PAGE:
Select Committee on Transport, Local Government and the Regions Eighteenth Report


55. The Transport Act 2000 includes a contingency that, in extremis, air traffic control could be placed in administration.[139] Nevertheless, the recent experience with Railtrack demonstrates that the existence of a legal mechanism to place such a vital company into administration is not sufficient. We expect the Department to publish details of its full contingency recovery plan in the event of a complete failure of NATS finances.

56. The Government's overriding desire to complete the PPP left NATS with an unprecedented and unsustainable level of debt that will be scarcely altered by current restructuring plans. We were told that the PPP and the introduction of private sector management would deliver a more efficient air traffic control service. We have seen little evidence of those efficiencies or the improvements in NATS' management. NATS' business plan is crucial to its survival. We are not convinced that it will deliver improvements.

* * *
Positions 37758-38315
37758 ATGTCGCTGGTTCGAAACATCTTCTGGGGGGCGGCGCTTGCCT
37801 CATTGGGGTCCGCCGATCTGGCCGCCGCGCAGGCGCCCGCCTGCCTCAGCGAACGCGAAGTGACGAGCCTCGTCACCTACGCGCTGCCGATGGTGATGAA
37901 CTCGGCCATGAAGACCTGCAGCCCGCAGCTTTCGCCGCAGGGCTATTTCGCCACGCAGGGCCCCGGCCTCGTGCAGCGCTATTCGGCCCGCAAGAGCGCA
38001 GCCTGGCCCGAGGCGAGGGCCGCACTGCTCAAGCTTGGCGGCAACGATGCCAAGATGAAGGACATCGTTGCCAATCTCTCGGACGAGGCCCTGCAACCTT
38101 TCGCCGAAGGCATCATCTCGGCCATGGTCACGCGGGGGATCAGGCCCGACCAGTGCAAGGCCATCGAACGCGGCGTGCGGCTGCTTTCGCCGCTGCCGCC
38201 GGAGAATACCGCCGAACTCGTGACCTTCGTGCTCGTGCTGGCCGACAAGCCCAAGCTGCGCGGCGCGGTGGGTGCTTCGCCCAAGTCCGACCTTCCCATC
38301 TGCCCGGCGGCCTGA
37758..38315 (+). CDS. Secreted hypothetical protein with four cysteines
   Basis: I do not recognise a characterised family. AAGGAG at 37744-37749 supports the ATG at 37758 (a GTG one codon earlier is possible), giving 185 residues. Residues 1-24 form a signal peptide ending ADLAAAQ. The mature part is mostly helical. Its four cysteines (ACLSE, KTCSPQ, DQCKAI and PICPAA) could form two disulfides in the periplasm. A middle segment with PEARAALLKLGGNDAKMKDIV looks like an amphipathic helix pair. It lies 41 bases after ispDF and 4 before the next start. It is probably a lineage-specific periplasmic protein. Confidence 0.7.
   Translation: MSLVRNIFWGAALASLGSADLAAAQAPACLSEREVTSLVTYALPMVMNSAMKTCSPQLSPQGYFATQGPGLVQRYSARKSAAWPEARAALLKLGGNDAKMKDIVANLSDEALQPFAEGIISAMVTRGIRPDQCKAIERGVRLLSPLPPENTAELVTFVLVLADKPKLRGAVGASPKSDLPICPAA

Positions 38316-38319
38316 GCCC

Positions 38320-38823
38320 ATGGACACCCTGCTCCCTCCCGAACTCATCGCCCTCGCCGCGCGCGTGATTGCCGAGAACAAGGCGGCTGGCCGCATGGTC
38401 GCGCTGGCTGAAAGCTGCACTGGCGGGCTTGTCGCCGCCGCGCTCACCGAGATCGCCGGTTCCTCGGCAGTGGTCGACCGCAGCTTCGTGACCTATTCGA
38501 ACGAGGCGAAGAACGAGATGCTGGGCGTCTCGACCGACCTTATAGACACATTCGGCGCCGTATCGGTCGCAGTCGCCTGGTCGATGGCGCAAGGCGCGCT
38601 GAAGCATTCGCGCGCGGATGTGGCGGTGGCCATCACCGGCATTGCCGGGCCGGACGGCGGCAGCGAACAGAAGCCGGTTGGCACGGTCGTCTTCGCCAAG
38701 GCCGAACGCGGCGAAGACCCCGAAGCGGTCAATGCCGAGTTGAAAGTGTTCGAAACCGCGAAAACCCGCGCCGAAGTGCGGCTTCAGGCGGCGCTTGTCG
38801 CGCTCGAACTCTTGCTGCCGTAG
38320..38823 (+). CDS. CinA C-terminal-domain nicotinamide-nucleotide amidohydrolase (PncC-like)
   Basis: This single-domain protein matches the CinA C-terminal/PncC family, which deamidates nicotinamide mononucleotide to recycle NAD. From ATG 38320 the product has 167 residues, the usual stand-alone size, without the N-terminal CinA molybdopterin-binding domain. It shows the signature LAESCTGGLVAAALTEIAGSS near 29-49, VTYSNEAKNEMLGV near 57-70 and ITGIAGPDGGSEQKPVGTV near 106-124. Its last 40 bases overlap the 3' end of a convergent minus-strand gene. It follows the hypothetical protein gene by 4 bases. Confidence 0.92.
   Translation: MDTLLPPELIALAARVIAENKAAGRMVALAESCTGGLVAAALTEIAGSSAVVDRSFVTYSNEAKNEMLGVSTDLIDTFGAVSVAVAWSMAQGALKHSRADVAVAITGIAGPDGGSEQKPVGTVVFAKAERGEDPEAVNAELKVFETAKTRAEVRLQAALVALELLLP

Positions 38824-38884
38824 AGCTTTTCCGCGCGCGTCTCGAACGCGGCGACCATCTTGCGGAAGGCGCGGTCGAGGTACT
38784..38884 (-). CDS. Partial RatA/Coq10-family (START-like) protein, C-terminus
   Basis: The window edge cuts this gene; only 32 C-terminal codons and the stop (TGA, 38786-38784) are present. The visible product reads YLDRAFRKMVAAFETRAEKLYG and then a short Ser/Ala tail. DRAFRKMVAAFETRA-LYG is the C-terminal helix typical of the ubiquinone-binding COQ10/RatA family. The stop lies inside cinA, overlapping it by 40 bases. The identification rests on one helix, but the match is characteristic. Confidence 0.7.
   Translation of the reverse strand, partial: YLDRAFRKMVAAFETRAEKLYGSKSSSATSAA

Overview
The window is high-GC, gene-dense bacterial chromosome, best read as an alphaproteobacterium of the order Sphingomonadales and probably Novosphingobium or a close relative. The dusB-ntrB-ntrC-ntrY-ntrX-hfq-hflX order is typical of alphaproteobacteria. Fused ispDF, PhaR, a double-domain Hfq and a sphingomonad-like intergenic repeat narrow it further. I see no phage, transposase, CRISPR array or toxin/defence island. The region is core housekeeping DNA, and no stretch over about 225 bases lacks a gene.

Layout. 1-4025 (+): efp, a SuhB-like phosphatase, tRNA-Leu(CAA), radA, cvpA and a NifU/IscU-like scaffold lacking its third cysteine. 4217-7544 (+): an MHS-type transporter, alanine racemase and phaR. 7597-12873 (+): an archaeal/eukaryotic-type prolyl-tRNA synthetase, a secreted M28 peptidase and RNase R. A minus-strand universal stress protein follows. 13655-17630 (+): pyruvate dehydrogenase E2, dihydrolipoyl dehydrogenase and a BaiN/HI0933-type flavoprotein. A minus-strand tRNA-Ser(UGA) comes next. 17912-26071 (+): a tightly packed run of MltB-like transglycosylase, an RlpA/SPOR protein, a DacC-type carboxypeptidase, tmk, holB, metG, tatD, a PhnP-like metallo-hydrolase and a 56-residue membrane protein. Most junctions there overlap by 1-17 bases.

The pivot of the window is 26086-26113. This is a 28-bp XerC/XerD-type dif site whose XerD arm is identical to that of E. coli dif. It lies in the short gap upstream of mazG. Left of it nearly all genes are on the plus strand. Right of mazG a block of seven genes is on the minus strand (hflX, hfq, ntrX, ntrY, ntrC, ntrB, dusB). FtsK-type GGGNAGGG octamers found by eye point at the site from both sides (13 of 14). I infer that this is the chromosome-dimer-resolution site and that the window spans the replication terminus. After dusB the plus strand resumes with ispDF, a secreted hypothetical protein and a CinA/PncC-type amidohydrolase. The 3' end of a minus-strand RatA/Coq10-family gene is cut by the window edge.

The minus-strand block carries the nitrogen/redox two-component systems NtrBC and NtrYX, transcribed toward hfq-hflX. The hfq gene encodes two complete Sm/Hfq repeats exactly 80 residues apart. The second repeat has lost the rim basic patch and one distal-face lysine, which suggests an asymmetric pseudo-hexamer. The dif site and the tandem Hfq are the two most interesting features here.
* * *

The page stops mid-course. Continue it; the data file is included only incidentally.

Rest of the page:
57. The Committee's previous conclusions about long term funding and alternative ownership models remain valid. NATS provides an essential service that must be run safely and efficiently. The PPP was not appropriate and should be reviewed before it does terminal damage to United Kingdom's aviation industry and vital national interests.

139   Q 427. Back

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